Direct observation is the method most commonly used by anthropologists to provide a description of the activity patterns, food habits, and social organization of a study population. If frequency, scheduling, and duration of tasks are the objects of investigation, direct observation is the only method that can be used among populations with little clock sense of time. Anthropologists often use the method of participant observation to describe the typical tasks, social relations, and nutrition and health components of a culture. More targeted observations may be needed for studies investigating the ranges of time and energy required to perform specific tasks, such as clearing gardens, weeding and harvesting, marketing, and breast-feeding. These studies may require focused, timed observations of selected individuals. Longer-term observations of particular households may be needed to answer research questions on such topics as residence rules and household dynamics that facilitate infection responsible at least in part for malnutrition.
Already cited above, the ethnographies of Lee (1969), Rappaport (1967), and Richards (1939) include examples of how time-activity data, collected by observation, can be analysed toward nutritional ends. Lee, working among the !Kung San of the Kalahari Desert, tried to demonstrate food-energy returns relative to labour-energy expenditure for food by computing the number of man-days of work as a percentage of man-days of consumption (table 1). For this calculation, he observed the daily activities of the San living at the Dobe waterhole for one season (medium dry, neither the best nor the worst) over a period of one month. Stratifying the population according to age and sex, he recorded adult activities - hunting, gathering, visiting, and resting at home - and found adults worked an average of 2.5 days out of 7, with a working day of about 6 hours in length.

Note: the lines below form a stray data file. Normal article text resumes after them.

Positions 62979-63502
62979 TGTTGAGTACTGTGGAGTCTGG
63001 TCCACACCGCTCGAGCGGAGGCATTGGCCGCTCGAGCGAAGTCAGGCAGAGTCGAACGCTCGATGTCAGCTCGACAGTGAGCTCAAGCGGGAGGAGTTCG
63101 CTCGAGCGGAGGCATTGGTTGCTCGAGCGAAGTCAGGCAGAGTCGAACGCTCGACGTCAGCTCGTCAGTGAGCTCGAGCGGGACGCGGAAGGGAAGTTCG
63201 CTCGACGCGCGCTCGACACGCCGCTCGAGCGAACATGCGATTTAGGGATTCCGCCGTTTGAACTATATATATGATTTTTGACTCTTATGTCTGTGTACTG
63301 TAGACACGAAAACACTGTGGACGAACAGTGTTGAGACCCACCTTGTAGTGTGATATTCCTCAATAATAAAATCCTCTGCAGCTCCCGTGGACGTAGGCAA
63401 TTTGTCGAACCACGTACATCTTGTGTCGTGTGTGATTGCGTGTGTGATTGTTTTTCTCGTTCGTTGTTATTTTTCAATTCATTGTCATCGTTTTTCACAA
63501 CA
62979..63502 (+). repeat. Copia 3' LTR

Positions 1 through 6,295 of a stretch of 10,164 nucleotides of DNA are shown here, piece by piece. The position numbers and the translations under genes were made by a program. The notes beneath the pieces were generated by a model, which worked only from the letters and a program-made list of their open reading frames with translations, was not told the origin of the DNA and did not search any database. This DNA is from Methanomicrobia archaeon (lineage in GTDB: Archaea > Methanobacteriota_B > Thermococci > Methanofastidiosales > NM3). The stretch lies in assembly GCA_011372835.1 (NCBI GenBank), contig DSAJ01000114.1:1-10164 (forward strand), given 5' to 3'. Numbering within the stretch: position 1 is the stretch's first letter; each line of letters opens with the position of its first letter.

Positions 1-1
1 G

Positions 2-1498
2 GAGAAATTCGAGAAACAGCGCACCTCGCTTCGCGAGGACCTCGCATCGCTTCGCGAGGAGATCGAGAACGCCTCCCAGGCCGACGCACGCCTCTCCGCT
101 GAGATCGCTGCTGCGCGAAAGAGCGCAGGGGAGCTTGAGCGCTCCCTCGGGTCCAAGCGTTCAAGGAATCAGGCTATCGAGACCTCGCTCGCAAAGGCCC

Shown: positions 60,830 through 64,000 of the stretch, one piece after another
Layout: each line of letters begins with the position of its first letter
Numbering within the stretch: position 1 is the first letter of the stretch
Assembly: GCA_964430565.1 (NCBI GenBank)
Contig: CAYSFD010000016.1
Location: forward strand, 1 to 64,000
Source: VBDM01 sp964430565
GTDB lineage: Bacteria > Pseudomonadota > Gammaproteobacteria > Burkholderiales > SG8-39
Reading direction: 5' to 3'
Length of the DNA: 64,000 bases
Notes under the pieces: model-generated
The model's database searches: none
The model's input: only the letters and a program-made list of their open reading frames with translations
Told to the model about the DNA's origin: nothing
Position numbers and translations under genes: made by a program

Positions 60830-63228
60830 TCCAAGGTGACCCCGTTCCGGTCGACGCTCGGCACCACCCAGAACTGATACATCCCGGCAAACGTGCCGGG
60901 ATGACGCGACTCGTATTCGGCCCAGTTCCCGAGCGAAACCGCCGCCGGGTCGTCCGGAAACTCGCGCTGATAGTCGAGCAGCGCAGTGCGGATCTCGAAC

While Lee's method is ingenious, he does not make clear how he counted "work" or, for that matter, "consumption." Children, for purposes of the study, are considered adults, yet time allotted by them to foraging and the food energy they acquire, which may make up a significant component of children's time and intake, are not specifically included in this calculation. Lee provides figures on how much time it takes women to crack some quantity of mongongo nuts, a major item in the diet, and how much time men spend on different types of hunting, but it is not clear whether he includes time spent in transit in this "work" figure.
Lee also notes that work patterns are erratic. For example, following a streak of bad luck, hunters may abandon the chase for a month or more and turn to visiting and dancing. He discusses the "cost" of short versus long-distance trips, but it is unclear whether this unlabelled unit of effort refers to energy expended, time, or inconvenience. Also, time spent going from camp to camp in search of sociability and food is not figured into the "work" of the food quest. Nor is there an adequate calculation of time given for and nutrient intake taken from "snacking," non-food sharing behaviour (see also Hayden, 1981). Thus, "work" in the food quest is probably underestimated. Work, in total, is underestimated still more, since it is not clear how Lee accounts for crafts or other activities. While he can discuss seasonal differences in food and water availability, and how these affect the food quest (time spent gathering food according to proximity, density, and diversity of foodstuffs), there are no systematic seasonal comparisons. Although the method of calculating how many days of work per week are needed to feed a certain number of people is suggestive, it is incomplete.
Rappaport's (1967) study of the Tsembaga sweet-potato gardeners/pighusbanders of highland New Guinea provides a second example of time-allocation calculations used in human ecological studies. Data were gathered on the entire population of 204 individuals, and the nutrient flow/ecological balance of people and the environment were analysed, in general, within a 20-year ritual cycle. To calculate dietary intake in energy and selected nutrients, Rappaport observed intensively daily consumption over a 10-month period in four households, composed of 16 individuals. To arrive at figures of energy expenditure in gardening, he observed the time it took to complete various activities, converted these figures into energy expenditure, and used the figures to calculate returns in energy per work hour.